Stakeholders agreed that funding of the UH Family Medicine Residency Program represents the most viable option for reversing the primary care provider shortage. Boyd Murayama, Assistant Administrator at Hilo Medical Center, which operates the Hawaii Island Family Health Center (the planned site of the Family Medicine Residency Program), noted that more than 90 students from the UH Schools of Pharmacy and Nursing have rotated through the center this year. The program recently hit a key milestone with the arrival this month of a Program Director. The next milestones are the application for accreditation in 2012 and then Family Medicine Residents will start in 2014. “This will add four new Family Medicine doctors to our island every year thereafter” said Murayama, who has had extensive experience with medical group development at UCSF.

Following the meeting, Sen. Josh Green responded to this immediate need for funding the Residency Program by expediting Hilo Medical Center’s agreement with the State Department of Health to provide $200,000 in funding over 12 months to support the residency program in the next year. This funding enables the State to take advantage of matching funds from TriWest. David McIntyre, President and CEO of TriWest Healthcare Alliance, a strong financial supporter of the Hilo Residency program, has indicated that TriWest’s donations were “designed to ensure access to care for its customers, the Coast Guard and the Army and Air Guard units in Hilo. And, TriWest is pleased that the initiative contributes to improving access to care on the Big Island.” The approximately $2 million TriWest donation is contingent on an ongoing state match of funds for the Residency Program.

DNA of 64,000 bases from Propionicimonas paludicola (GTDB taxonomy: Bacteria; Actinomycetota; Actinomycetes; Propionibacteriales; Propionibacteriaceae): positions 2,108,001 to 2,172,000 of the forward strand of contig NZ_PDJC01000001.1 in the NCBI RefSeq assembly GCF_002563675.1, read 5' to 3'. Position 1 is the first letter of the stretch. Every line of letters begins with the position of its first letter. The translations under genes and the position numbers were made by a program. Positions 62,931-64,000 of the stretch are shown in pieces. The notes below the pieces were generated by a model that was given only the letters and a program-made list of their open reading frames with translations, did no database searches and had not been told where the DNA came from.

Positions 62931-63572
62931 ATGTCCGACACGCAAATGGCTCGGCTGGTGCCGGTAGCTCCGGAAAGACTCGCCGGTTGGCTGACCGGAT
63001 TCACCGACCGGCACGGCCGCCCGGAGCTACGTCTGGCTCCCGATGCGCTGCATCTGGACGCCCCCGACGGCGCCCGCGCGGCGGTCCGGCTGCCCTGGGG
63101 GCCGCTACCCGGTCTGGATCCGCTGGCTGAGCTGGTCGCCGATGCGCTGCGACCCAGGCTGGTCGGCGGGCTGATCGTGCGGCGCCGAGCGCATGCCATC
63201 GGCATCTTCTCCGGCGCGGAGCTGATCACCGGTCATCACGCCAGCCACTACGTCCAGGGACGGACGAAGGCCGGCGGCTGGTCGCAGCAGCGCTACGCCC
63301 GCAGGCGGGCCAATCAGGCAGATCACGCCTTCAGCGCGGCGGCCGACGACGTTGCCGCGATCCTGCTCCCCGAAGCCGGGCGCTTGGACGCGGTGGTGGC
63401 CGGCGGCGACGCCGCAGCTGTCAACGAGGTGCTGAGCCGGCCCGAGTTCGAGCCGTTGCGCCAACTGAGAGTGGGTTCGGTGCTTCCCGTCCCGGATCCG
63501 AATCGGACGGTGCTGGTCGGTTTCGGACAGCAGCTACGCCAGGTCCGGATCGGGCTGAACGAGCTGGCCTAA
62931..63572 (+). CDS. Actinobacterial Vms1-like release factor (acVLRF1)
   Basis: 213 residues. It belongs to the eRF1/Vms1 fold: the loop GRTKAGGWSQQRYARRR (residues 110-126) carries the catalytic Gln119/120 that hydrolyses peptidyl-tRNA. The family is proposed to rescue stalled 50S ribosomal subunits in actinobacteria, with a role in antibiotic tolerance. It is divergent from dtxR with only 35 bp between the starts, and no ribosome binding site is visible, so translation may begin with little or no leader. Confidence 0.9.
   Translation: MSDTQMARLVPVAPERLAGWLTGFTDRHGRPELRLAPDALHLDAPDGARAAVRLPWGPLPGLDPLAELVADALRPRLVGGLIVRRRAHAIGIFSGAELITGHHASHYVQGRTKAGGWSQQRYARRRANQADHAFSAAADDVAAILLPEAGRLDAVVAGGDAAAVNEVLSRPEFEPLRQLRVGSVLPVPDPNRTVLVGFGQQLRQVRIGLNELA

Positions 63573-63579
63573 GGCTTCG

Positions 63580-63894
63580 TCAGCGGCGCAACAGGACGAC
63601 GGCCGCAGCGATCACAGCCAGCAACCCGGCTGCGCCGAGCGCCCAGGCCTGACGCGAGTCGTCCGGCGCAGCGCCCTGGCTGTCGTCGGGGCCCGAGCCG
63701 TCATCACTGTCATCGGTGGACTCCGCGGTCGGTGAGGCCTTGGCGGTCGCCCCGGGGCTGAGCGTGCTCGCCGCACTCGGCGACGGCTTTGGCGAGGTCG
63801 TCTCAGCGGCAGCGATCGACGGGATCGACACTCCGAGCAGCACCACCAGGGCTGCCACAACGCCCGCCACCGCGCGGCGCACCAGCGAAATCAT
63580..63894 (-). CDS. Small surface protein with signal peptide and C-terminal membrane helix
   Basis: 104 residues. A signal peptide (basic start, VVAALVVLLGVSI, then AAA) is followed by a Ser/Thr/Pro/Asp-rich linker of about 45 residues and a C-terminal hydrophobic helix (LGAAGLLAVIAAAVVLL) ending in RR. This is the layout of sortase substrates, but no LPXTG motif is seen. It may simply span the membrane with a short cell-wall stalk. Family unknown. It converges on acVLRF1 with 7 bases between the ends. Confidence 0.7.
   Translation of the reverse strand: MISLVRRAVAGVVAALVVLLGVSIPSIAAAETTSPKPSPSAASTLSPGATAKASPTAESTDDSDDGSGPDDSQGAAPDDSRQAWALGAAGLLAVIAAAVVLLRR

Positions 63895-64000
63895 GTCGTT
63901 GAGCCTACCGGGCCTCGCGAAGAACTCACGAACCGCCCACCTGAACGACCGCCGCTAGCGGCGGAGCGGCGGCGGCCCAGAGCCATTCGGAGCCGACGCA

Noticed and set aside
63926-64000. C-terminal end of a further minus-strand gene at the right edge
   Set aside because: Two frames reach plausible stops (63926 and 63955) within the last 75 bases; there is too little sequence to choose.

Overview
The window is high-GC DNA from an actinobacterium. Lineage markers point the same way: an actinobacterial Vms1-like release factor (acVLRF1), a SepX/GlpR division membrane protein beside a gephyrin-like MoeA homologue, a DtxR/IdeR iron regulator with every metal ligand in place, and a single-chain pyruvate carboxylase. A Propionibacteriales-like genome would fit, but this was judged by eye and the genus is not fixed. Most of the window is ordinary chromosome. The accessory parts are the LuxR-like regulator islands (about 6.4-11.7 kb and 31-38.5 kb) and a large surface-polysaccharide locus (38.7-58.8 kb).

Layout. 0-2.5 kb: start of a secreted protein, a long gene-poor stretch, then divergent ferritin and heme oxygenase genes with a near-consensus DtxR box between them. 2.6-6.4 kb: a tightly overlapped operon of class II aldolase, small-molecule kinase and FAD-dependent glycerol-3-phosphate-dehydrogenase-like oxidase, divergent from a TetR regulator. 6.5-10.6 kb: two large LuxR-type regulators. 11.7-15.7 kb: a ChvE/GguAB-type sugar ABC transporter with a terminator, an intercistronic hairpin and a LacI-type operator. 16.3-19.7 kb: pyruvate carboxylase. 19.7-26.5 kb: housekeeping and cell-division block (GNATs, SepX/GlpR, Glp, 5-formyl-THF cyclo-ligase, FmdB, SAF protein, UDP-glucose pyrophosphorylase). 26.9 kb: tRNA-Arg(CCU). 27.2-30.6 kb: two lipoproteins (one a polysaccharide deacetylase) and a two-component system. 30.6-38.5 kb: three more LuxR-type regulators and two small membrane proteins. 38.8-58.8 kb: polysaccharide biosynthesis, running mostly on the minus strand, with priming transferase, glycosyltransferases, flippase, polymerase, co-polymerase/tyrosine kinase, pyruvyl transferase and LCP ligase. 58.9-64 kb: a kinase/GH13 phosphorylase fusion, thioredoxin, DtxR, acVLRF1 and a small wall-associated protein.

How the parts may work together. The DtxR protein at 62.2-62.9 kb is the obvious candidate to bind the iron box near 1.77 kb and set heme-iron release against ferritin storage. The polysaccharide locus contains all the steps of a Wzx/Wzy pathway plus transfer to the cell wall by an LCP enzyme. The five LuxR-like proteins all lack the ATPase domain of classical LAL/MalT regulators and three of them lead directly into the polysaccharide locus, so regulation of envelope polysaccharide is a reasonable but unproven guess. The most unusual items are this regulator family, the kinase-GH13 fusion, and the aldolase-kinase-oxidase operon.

Building the primary care workforce is a pillar of the Alliance’s mission. “There is compelling evidence that health care  outcomes and costs in the United States are strongly linked to the availability of primary care physicians. For each incremental primary care physician, there are 1.44 fewer deaths per 10,000 persons,” said Chip Hixon, MD, Department Chair of Family Medicine and Community Health, JABSOM. “Patients with a regular primary care physician have lower overall health care costs than those without one.”

“The current effort to launch the Family Medicine Residency program in Hilo is substantially stronger than the previous effort in the 90s,” said Neal Palafox MD of the UH John A. Burns School of Medicine. “The current effort has better planning, more partners, better funding, better revenue maximization, better leadership and most importantly stronger community support.”

Hawaii Medical Association Director and Alliance member, Dr. Chris Flanders also voiced strong support for the Hilo  Residency program as a key strategy to improve access for the Big Island.

In addressing the Alliance’s HIE priorities, Susan B. Hunt, MHA, Beacon Grant Project Director and CEO, Hawaii Island  Beacon Community, explained that Hawaii Island has the funding, the tools, the relationships and the motivation to build an extraordinary system of health information exchange thanks to the Beacon Cooperative Agreement.

“We need the support of the legislature to ensure that we have laws that provide an adequate level of protection of personal health information, while also allowing this information to flow in a timely and useable manner to improve quality of care and to improve the health of our population while reducing the overall cost of care delivery,” she said.